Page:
What is the Meaning of “Cottoned On”?

To “cotton on” to something is a phrase that originates somewhere from the end of the late 17th century to the Industrial era in the early nineteenth century. The typical usage of “cotton on” is used to describe when someone realizes or understands something about a situation.

In areas of the former British Empire or the United Kingdom, particularly New Zealand and Australia, the term “cotton on” also meant to get friendly with someone. In the American South where cotton was king before the Civil War, the expression evolved to refer to “take a liking to someone”.

The Meaning of the Phrase

There are two meanings for the phrase, depending on whether the speaker is in an American or British-speaking context. The first usage means to come to understand something. The second meaning refers to liking someone or sticking to them in a friendly way.

In 1869, John Camden’s A Dictionary of Modern Slang, Cant, and Vulgar Words clearly identified the colloquial phrase’s derivation as “to like, adhere to, or agree with any person, ‘to cotton on to a man,’ or fancy him, literally, to stick to him as cotton would”.

The Origin of the Phrase

This phrase has murky beginnings. According to some linguistic experts, the “friendly” or “liking” meaning for “to cotton on” predates the version for understanding.

In 1648, a pamphlet called Mercurius Elenctius circulated at the height of the English Civil War. Written by Sir George Wharton, a poet, and royalist soldier, the pamphlet mocked the Roundhead Parliament. It also contained what is likely the earliest instance of the phrase “to cotton on”. Spelled “cotten” in the seventeenth century, Wharton used the phrase as a verb to refer to “making friendly advances” to someone.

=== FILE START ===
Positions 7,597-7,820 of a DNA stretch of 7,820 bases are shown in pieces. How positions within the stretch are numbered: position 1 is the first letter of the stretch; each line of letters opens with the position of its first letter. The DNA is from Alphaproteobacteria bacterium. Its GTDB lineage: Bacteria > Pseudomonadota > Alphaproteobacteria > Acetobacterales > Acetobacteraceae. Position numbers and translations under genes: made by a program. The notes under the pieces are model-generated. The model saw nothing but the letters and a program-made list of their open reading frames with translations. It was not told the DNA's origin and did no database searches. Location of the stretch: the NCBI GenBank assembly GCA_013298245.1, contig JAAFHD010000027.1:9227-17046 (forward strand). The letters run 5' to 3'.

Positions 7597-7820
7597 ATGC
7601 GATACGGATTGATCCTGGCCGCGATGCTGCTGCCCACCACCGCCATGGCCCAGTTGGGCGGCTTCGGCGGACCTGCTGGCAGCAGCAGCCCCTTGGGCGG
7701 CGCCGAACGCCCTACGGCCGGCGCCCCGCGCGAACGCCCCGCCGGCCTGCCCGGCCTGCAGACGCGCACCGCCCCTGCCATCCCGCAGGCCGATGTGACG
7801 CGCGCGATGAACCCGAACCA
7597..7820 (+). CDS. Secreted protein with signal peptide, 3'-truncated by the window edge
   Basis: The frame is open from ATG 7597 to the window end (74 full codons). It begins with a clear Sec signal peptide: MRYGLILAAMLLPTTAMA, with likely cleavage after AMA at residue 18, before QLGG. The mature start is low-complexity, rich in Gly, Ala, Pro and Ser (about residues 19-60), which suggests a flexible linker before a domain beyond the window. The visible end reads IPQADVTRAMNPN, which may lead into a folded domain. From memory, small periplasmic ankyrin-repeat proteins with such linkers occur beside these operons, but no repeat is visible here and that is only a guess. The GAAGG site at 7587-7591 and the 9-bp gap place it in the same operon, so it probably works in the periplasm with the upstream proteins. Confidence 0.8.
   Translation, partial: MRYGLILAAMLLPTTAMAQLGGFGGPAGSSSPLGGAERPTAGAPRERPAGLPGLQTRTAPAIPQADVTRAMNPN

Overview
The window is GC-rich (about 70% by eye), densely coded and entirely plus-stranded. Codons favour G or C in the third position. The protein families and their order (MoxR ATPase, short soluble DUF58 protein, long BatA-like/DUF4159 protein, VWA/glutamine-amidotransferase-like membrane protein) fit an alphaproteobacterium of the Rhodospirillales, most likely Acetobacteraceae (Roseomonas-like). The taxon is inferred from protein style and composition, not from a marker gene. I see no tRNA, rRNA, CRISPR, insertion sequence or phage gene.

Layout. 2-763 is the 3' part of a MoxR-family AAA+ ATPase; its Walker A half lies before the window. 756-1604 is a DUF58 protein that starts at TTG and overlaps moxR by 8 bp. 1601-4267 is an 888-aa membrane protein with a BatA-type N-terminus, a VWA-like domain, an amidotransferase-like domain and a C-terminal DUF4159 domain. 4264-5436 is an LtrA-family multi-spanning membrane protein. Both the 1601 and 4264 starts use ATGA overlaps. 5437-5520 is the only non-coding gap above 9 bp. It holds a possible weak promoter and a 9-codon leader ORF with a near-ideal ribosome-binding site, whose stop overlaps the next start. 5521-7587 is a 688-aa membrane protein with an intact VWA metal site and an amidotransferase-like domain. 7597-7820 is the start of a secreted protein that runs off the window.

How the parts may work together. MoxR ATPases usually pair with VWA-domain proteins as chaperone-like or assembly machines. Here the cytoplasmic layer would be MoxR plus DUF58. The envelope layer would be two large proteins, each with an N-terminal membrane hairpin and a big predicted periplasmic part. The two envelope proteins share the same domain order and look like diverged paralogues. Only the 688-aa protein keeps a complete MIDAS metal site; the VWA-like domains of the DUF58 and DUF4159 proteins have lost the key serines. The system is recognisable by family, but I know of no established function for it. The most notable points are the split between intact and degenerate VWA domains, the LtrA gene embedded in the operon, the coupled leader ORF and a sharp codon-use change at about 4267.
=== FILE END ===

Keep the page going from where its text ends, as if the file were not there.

It is unclear whether Wharton created this phrase or if it already existed. It is also unclear whether this idea came from cotton’s annoying habit of sticking to objects when wet or if it was a subtle allusion to cotton-clad bodies close together during a romantic courtship.

In fact, the most common usage of the phrase involved “cottoning” during a courtship context instead of referring to coming to an understanding.

The phrase cropped up in literary contexts as well. For example, in William Congreave’s 1695 comedy play, Love for Love, a character admitted that they loved to see “’em hug and cotton together, like Down upon a Thistle”.

From the late seventeenth century onwards, people scattered around the British Empire used the term to refer to how individuals stick like cotton to people or ideas. By the early twentieth century, the phrase began to mean “to understand something”.